#64554
  3. Anonymous

    Does it trouble anyone else that a person was injured? A person that risked his life to save lives? Where is the outcry from the kind hearted, compassionate and ever passionate people of Arcata? I am troubled that the gravest concern has been the expenditure of fuel. What of the fact that glass, cans, and stones were thrown? What of the general wanton disregard for others well-being that for so very long was the one thing Arcata would never have let itself be known for? The injured officer, (you know the one that has been recognized for saving lives) could have just as easily been killed by a bottle. What does this say that Arcata has devolved to such a state that this has become a part of our history?

    #64555
  4. Kevin Hoover

    Yes, Alicia. The fuel expense and rental of the lights would be part of the total cost. The lighting was seen as a deterrent to foul play.

    #64556
  5. Kevin Hoover

    dangercat, you should use your real name when posting. That's why I installed Facebook commenting. Also, Alicia isn't just a student. She is a working Arcata person who pays taxes.

    #64557
  6. Ian Ray

    Why should I care what a cat thinks? Cats don't pay taxes.

    #64558
  7. Ian Ray

    Why should I care what a cat thinks? Cats don't pay taxes.

    #64559
  8. I am surprised that there haven’t been any comments on the confiscation of the rifle….

    #64561
  9. Then you do not know Arcata…
    The illegal confiscation of a lawfully possessed weapon, be it a knife or a firearm, diminishes the RIGHTS of everyone.

    #64564
  10. Mark Sailors I agree with you. Based on the published information the police had no legal justification to sieze the rifle.

    #64565
  11. I would think that the weapon in question will remain in police custody until a lawsuit is filed and won.
    This is the same town that just passed Measure H, illegally declaring that corporations do not have the rights that the supreme court of the USA ruled they have already…

    #64566
  12. If that is what is necessary, so be it…

    #64567
  13. Kevin Hoover

    Law Center to Prevent Gun Confiscations Please use your human name when posting. Thank you.

    I have a question for you and Sailors. Had you been a police officer seeing James Holmes walk into the movie theater in Aurora, Colorado with a weapon, would you have confiscated it or let the 12 people get slaughtered to prove a point?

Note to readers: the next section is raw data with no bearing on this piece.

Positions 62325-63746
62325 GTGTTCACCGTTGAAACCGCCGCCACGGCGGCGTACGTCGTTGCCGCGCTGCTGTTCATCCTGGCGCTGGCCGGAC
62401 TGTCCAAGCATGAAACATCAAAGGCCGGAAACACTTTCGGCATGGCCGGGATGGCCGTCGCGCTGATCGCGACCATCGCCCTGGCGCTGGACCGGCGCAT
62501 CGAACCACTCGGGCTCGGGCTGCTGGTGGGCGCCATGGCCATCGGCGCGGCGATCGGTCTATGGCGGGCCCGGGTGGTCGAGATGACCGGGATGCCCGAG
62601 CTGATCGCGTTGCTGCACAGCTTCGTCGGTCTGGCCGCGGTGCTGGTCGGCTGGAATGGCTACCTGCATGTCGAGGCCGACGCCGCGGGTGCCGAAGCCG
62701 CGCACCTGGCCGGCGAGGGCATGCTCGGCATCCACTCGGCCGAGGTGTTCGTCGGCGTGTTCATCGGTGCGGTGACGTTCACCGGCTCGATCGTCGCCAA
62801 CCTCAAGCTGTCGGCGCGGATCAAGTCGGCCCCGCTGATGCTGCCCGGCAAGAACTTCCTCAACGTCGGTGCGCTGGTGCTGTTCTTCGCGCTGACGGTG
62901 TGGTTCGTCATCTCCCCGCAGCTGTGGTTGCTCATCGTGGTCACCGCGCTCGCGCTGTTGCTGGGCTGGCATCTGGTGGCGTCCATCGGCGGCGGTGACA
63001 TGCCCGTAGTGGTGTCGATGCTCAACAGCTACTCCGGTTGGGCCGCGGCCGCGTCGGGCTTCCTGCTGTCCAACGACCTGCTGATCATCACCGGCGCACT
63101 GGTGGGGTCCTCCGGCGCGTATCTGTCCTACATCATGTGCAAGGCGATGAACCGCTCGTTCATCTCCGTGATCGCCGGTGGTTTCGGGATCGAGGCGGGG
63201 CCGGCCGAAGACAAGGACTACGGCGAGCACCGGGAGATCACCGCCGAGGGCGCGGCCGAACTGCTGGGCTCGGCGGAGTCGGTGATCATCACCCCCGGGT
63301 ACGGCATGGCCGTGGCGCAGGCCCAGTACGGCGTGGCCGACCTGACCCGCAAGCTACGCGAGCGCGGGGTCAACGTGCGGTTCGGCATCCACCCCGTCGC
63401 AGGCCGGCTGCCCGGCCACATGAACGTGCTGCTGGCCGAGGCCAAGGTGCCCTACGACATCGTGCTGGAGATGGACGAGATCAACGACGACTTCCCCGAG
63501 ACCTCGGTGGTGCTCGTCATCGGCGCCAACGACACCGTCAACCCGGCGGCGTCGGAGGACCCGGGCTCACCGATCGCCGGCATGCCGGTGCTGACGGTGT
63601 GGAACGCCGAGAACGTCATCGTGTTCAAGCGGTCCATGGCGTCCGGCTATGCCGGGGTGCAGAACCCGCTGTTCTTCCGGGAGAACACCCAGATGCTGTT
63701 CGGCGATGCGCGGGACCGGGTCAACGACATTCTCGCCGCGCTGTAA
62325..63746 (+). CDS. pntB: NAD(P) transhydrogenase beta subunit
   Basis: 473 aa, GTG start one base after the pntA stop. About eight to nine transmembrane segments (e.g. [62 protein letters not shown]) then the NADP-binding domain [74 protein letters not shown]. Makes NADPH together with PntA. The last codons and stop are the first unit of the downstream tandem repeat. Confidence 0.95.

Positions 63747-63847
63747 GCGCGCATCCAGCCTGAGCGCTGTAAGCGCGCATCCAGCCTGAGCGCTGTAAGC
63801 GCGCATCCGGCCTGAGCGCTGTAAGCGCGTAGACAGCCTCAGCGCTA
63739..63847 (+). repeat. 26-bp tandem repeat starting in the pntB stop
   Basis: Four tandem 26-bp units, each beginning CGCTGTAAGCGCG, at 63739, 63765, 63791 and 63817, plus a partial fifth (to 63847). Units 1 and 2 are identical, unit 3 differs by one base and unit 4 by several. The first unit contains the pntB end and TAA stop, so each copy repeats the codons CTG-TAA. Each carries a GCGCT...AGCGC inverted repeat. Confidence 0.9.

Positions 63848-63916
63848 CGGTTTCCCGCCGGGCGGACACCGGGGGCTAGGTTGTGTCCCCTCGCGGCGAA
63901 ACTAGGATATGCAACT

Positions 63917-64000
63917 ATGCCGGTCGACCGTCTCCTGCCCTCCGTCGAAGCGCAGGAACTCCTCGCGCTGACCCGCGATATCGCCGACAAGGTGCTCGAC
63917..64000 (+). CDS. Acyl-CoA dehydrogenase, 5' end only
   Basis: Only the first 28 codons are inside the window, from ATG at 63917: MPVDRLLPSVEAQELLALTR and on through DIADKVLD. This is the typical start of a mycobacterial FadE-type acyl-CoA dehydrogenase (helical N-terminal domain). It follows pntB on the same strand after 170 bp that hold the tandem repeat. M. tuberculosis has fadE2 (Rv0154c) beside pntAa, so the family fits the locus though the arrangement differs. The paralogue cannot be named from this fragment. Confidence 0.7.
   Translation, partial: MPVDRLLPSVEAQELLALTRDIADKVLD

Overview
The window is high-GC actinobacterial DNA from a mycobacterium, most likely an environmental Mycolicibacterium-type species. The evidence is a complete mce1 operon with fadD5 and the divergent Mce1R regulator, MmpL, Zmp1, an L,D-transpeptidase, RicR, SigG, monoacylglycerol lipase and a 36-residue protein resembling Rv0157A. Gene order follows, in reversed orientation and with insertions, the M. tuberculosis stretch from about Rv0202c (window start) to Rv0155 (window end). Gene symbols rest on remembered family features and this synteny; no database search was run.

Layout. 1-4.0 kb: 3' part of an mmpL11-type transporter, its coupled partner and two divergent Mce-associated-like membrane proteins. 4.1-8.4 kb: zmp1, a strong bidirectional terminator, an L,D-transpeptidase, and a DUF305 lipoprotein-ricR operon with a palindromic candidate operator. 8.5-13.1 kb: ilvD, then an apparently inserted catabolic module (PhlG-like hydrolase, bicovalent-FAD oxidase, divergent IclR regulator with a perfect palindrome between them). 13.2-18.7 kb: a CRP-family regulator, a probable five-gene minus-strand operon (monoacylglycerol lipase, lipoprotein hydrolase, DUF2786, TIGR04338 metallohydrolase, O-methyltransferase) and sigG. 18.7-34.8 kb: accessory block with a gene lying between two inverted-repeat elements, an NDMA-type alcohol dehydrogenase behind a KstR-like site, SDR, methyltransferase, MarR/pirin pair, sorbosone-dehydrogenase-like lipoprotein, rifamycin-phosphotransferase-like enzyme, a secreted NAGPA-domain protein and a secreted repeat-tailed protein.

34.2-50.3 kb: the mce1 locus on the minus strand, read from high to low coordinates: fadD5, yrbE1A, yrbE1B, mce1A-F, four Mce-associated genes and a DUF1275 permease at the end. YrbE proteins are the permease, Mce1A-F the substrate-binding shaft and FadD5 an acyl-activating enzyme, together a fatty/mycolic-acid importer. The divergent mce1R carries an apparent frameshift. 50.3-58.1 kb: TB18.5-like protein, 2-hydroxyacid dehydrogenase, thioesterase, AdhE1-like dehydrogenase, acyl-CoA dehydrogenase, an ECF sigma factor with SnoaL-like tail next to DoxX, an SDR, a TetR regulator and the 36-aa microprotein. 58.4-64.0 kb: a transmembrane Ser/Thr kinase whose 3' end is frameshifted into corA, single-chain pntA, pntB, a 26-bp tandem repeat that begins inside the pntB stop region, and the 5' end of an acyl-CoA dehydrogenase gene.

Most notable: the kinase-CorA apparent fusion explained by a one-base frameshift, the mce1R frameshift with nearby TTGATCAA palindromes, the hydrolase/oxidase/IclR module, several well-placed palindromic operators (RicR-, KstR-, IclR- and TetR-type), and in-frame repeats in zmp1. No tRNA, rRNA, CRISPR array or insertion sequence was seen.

#64569
  14. Kevin Hoover

    Mark Sailors Mark, as time goes on, it seems that virtually every Facebook comment you make includes "[blah-blah] is illegal (or incompetent) and should be sued." How about changing it up now and then?

    #64570
  15. [...] Halloween Bacchanal Spares McKinley, Disfigures Policeman – November 7 … Halloween Bacchanal Spares McKinley, Disfigures Policeman – November 7, 2012. Wednesday, November 7, 2012. Halloween started off delightfully enough, with hundreds of children trick or treating on a car-free Plaza. Photos by KLH | Eye. Arcata Main … Read more on Arcata Eye [...]

    #64571
  16. Kevin Hoover, do you value your right to post or say whatever you like? How do you feel about being free from your possessions seized by an agent of our government? Using the Aurora tragedy as an example is disingenuous. The theatres in Colorado were posted “no firearms permitted” in compliance with Colorado law, and law enforcement would have been properly enforcing state law had they prevented James Holmes from entering the facility. In this case, the second amendment is not an issue; the issue is the 4th Amendment. Under California law the police had every right to momentarily detain the gun owner, just long enough to determine that the firearm was indeed unloaded, at that point the contact should have ended and he should have been permitted to go on his way, with his property. He wasn’t arrested, he isn’t accused of any crime, they seized his property because they didn’t like it, which is not an adequate reason to deprive someone of their property, and cause them to incur expense to recover their property…

    #64576
  17. Andrew Isaac

    Man comes to a crowded place, on a night where disguises and unusual behavior are condoned carries a real weapon, and real ammunition. Claims he is carrying the weapon in his capacity as a government agent, but apparently cannot explain why the CIA or Secret Service is on the Plaza on Halloween, with a high powered rifle, accompanied by someone wearing body armor. I think APD's judgement was excellent, that the totality of the circumstances created an exigency that justified the seizure of the weapon. I think the individual could have been detained until his claim of being CIA or Secret Service, and of carrying the weapon and ammunition in that capacity was verified. See, for instance (non exhaustive list) Penal Code Sections 148, 148.9, 538.

    #64578
  18. Kevin Hoover

    My response is simply that APD may have averted a massacre, which may not fit in with your lofty-anonymous theories, but it works for me. Also, unless you can bring yourself to use your name, I invite you direct your wisdom elsewhere.

    #64581
  19. Ian Ray

    While I think open carry is a good thing and that people should be able to tote even loaded weapons like Nevada, there seems something subjectively different about dressing like a Federal agent and carrying an assault rifle to the plaza… That just doesn't seem right. He should be given his firearm back but I don't think the police were totally out of line intervening. If he was just carrying his firearm around in any other situation, I don't think the police would/should have cared at all.

    #64582
  20. Kevin Hoover So your attitude is Damn the Bill of Rights & the Constitution, the police may or may not have accomplished something. I decline your invitation…

    #64583
  21. Kevin Hoover

    My attitude would be more accurately characterized as one which prioritizes responsibility, attribution and real-world, small-town values. Mr. AR-15 was not any part of a well-armed militia, so the Constitution isn't imperiled. And since I wouldn't hold a conversation with someone wearing a bag over their head, I see no reason to continue to do so here.

    #64585